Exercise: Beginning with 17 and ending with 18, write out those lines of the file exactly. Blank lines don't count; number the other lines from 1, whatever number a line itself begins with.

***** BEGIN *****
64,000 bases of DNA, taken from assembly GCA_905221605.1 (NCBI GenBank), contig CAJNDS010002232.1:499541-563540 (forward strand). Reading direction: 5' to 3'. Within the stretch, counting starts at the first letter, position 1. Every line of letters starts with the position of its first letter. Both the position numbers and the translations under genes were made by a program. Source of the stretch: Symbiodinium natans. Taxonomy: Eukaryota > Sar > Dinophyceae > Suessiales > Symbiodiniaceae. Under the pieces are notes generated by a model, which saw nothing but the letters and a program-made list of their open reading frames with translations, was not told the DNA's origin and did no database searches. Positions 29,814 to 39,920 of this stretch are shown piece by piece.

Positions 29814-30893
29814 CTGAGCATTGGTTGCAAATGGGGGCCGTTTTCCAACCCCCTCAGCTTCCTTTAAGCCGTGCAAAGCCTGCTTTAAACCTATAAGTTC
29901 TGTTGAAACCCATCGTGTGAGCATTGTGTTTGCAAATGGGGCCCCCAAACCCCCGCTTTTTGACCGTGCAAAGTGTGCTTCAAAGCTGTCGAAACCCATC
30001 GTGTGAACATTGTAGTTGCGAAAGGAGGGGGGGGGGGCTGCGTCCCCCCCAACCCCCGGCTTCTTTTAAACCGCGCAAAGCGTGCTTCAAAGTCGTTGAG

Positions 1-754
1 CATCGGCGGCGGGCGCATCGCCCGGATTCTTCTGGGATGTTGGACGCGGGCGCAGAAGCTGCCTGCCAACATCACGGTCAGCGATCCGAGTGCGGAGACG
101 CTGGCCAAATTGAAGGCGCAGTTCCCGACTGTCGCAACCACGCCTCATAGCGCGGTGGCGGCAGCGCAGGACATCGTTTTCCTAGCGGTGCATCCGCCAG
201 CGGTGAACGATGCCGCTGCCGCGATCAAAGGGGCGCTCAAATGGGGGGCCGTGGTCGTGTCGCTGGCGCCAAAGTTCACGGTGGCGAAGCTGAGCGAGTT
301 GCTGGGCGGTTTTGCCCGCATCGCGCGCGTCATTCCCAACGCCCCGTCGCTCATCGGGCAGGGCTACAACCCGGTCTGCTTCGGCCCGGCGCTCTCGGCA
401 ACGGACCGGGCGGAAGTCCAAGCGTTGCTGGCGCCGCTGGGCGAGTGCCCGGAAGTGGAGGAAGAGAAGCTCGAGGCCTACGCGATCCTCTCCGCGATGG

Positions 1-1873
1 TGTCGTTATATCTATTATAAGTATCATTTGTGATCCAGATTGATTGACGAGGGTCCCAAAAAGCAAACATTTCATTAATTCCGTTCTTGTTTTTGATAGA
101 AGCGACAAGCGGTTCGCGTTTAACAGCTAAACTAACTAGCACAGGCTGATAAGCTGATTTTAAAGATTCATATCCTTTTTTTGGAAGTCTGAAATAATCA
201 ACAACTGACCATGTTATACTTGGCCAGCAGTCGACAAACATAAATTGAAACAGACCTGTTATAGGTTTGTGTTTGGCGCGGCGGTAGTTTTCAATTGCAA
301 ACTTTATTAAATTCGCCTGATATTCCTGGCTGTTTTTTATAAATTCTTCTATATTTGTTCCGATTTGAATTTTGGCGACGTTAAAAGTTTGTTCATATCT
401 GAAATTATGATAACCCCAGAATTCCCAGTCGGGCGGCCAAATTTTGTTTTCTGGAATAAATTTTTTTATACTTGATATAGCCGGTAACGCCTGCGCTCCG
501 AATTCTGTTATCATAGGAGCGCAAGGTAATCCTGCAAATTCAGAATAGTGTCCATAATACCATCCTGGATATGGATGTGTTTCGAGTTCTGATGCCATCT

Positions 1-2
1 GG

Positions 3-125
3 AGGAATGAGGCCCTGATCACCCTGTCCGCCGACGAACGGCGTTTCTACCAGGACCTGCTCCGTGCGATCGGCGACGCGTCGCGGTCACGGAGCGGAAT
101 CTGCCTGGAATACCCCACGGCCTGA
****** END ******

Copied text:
401 GAAATTATGATAACCCCAGAATTCCCAGTCGGGCGGCCAAATTTTGTTTTCTGGAATAAATTTTTTTATACTTGATATAGCCGGTAACGCCTGCGCTCCG
501 AATTCTGTTATCATAGGAGCGCAAGGTAATCCTGCAAATTCAGAATAGTGTCCATAATACCATCCTGGATATGGATGTGTTTCGAGTTCTGATGCCATCT